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Buckeye Q&A with Land Grant Holy Land

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As part of RBR's continuing goodwill mission, we sat down with Luke Zimmermann of the Mothership and Land Grant Holy Land to dig deep into the Ohio State Buckeyes in general, and this matchup in particular. Their take on this one may surprise you.

Great news! Another huge, fast, strong-armed, dual-threat quarterback to face!
Great news! Another huge, fast, strong-armed, dual-threat quarterback to face!
Andrew Weber-USA TODAY Sports

Ohio State's offense is one of the most efficient and productive in the country. However, there have still been several close games where the offense hasn't been able to consistently produce until down the stretch, when the Buckeyes have put teams away late for more impressive-appearing margins. When the OSU offense has struggled, what has been the common theme?

The problems late in games strike us as more of an in-between-the-ears issue. Urban Meyer's wired similarly to Nick Saban in terms of never stopping coaching, regardless of the opposition and the margin. But for whatever reason, against teams the Buckeyes are projected to summarily dismiss, they've had problems closing a lot of the times. This has come seemingly more from a lack of focus than anything else. Though they were facing a deficit as opposed to a lead, the lack of making plays down the stretch doomed the Buckeyes in their only loss of the season (the infamous Virginia Tech game) when they had a real chance to come back and win it. But that was a really bizarre game overall that I don't think Alabama will be able to take a ton away from.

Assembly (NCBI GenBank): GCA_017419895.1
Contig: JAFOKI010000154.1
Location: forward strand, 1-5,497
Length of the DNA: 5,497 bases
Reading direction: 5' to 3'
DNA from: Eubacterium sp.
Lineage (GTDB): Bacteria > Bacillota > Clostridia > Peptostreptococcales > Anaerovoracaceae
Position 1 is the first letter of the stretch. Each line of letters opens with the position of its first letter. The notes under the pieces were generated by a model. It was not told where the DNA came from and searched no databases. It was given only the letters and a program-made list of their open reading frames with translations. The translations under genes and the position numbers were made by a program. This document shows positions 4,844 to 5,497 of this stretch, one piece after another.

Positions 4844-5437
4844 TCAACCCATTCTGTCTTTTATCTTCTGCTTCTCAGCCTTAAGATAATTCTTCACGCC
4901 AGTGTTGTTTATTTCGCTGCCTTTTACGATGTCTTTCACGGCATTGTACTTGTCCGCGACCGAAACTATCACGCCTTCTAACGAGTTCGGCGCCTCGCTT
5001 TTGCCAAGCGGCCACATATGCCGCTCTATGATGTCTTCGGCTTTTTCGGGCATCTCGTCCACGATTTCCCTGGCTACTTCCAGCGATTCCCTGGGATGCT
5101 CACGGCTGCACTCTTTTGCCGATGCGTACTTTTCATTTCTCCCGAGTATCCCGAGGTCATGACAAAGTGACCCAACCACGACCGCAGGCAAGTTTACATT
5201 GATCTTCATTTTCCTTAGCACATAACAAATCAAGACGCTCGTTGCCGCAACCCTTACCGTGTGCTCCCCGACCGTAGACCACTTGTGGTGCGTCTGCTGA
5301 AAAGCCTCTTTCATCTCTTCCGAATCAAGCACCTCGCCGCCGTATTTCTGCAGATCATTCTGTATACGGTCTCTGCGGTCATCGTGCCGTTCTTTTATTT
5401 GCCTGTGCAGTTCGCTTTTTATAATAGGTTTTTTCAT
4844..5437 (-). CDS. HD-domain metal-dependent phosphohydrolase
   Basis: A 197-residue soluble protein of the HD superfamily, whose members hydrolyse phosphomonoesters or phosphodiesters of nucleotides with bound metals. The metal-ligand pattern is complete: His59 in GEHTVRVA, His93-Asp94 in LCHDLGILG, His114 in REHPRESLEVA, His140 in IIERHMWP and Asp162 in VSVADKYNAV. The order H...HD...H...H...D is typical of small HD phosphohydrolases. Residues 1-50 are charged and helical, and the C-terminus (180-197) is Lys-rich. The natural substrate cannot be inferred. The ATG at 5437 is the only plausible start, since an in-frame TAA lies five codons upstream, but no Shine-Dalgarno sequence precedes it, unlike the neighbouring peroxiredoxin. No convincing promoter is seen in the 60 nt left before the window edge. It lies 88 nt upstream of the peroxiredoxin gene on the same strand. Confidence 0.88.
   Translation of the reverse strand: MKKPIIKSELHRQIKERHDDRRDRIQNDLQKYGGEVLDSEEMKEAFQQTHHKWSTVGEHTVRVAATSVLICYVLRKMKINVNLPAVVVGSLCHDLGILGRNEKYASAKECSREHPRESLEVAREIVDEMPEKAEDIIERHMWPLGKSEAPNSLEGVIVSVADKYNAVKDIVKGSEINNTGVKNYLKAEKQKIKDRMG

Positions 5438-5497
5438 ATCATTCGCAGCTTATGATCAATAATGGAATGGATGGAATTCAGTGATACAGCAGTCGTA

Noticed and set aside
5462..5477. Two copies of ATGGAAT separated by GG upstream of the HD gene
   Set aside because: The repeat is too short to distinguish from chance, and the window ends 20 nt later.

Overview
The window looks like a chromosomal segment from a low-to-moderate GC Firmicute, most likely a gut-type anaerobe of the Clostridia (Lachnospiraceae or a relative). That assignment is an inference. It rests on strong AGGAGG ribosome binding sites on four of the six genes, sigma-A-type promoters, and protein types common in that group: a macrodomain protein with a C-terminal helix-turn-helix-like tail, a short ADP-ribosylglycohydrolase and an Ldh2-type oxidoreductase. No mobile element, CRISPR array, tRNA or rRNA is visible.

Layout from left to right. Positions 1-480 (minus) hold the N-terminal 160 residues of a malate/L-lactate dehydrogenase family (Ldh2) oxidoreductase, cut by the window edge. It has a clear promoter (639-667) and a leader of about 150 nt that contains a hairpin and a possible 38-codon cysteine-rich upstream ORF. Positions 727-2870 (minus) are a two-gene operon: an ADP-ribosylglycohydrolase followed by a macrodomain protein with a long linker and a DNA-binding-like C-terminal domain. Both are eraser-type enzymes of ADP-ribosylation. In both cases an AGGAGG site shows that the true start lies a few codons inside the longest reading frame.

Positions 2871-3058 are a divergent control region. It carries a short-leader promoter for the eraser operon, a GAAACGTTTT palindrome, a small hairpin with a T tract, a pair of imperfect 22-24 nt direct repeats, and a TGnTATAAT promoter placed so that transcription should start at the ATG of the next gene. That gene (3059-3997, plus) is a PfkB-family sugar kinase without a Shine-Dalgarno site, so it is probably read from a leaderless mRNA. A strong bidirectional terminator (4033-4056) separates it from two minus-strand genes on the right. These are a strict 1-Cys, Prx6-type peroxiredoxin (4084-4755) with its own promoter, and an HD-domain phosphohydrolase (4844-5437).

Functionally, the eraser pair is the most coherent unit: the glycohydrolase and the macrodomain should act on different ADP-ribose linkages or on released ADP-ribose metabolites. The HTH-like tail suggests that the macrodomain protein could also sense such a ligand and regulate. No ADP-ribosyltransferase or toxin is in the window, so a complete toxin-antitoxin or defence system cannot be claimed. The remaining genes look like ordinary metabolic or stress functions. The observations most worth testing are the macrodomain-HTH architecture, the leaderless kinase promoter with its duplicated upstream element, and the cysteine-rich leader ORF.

Some Alabama fans may look at boxscores and say, "hey, the Buckeyes give up a good number of points. This should be a pretty easy game." But, in fact, the Buckeyes have the 4th overall adjusted defense, based largely on OSU's ability to kill opponent drives. Is it fair to say that this is a risk-reward defense, then? One that will give up a big play, but that makes consistent drives difficult? What has been Ohio State's key to stifling drives?

Ohio State's fundamentals defensively a year ago were pathetic. They poached Chris Ash from Bret Bielema's stout defensive brain trust at Arkansas, and the secondary that was the team's weakness a year ago is now a real strength. The Buckeyes were extremely vulnerable to the big play a year ago, but have managed to mitigate those much of this past season (the Buckeyes were 27th best defense against explosive plays this year versus 86th a year prior).